Preventing and Treating Running Injuries

Despite its benefits, some research findings show that approximately 80% of runners experience injury related to the activity every year. Don`t let injury stand in your way. Here are some tips to help you get to the finish line!
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Running is a common exercise which is beneficial for lower extremity strength and resilience. Despite its benefits, some research findings show that approximately 80% of runners experience injury related to the activity every year. Therefore, taking measures to curb the associated risks is an important component of a runner’s routine for a pain free activity.

Your physiotherapist is an excellent source of advice and information on avoiding running injuries and optimizing your performance on the road and trails.

Typical running injuries such as plantar fasciitis or Achilles tendinitis are often a result of over exertion. Prolonged running sessions, with poor technique, improper footwear, and muscle imbalances subjects the Healthy Body to increased strain which is highly associated with pain and injury.

Running injuries can cause long-term pain if not treated early or administered properly.

Common running injuries include:

  • Plantar fasciitis – This is injury of the tissues covering the bone that makes up much of the heel and underside of the foot, which may be accompanied by inflammation. It is often associated with prolonged running, or an abrupt increase of running duration.
  • Achilles’ tendinopathy – This is another condition that can be related to inflammation of the main tendon in the ankle joint. Achilles’ tendinopathy is typically associated with excessive running, poor flexibility and strength of the calf muscles.
  • ‘Runner’s knee’ – This is a broad term referring to pain in the knee area (patellofemoral pain). It can result from strain or tears in the muscles of the joint, or even kneecap problems. Many cases of runner’s knee may be linked to inflammation in the joint. It may also be linked with a breakdown of the cartilage in the knee joint. Runner’s knee is often referred to as an overuse injury, typically related with excessive running, poor alignment, and shoes.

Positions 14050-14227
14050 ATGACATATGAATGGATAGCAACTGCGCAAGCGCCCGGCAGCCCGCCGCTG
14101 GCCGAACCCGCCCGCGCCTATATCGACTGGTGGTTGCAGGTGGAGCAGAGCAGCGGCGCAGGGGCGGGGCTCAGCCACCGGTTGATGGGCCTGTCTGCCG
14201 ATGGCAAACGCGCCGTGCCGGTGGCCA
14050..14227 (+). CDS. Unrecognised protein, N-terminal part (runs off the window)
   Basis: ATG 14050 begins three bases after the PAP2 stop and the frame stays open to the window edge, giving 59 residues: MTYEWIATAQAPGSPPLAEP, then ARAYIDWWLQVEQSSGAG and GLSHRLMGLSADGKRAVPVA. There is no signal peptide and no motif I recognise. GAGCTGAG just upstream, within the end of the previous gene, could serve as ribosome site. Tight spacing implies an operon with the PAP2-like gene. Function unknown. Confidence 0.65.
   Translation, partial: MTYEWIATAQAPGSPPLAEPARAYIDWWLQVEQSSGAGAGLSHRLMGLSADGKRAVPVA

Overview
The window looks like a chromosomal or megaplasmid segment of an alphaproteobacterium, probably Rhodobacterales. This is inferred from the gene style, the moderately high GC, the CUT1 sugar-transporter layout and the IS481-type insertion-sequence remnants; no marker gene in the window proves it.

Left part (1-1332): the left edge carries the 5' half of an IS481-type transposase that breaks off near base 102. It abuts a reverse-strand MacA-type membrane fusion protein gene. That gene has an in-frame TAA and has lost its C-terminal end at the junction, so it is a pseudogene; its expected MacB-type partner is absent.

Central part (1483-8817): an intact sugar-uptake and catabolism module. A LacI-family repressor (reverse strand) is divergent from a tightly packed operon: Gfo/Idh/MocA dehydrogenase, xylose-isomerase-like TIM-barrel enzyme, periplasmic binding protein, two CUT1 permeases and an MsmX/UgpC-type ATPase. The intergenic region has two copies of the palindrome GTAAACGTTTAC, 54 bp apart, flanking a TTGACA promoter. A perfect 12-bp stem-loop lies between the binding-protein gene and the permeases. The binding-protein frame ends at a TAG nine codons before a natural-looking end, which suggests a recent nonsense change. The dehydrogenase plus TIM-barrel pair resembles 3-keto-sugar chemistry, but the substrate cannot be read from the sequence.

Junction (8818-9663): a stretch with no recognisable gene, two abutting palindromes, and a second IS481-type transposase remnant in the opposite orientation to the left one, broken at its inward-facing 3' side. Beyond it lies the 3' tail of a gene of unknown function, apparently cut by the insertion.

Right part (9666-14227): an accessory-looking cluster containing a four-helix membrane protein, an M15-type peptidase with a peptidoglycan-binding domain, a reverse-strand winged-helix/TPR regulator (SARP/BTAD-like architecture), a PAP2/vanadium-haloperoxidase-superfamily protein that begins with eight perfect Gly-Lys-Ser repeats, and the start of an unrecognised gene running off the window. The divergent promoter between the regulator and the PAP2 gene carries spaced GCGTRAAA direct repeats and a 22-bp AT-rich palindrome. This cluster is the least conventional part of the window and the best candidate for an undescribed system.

• Bone stress – This term may also relate to many common running injury types, such as ‘shin splints’ and periostisis. This can be very painful, and is associated with many factors such as poor running technique.
  • Sprained ankle – An ankle sprain is typically an accidental injury which, may occur as a result of a trip or fall. This injury affects the ligaments around the joint and often results to swelling in the ankle area.
    Various forms of treatments are available for all of these injuries and should be applied based on the type of pain or injury experienced. Preventative measures also play an important role. Popular running injury treatments and preventative strategies include:
  • Moderation – This is both a preventive and treatment strategy. Appropriate session duration is one of the ideal ways to avoid injury. As discussed earlier, pushing the Healthy Body excessively or suddenly can result in injury. A gradual resumption of running activities after rest is also a well-recognized way of recovery from many of the injuries mentioned above. Appropriate running sessions are determined by many factors such as a runner’s level of experience, fitness, and goals. Your physiotherapist will be able to advise you on this in detail.
  • Stretching and muscle conditioning – These should be an important part of any runner’s routine, as a proper dynamic warm up, appropriate warm down and maintenance of flexibility and strength. It helps reduce the risk of many running injuries. Your physiotherapist can guide you on proper warm up and warm down routines, and flexibility programs.
  • Bracing and taping – This is the application of braces, tape or sleeves to joints, such as the knee, to support or stabilize them to aid in the recovery from muscle strain or stress.
  • Gait analysis – Running gait is affected by many factors, including musculoskeletal make-up, Healthy Body weight and genetics. A gait analysis may contribute to running injury prevention. Your physiotherapist may analyze your gait to help you improve your technique to avoid runner’s knee, bone stress and Achilles’ tendinitis.

Physiotherapy, a combination of rehabilitative activities and exercise designed to reduce pain and recover from injury, is commonly used to treat injuries such as runner’s knee. Consult your physiotherapist if you think you may require physical therapy to treat or avoid a running injury.


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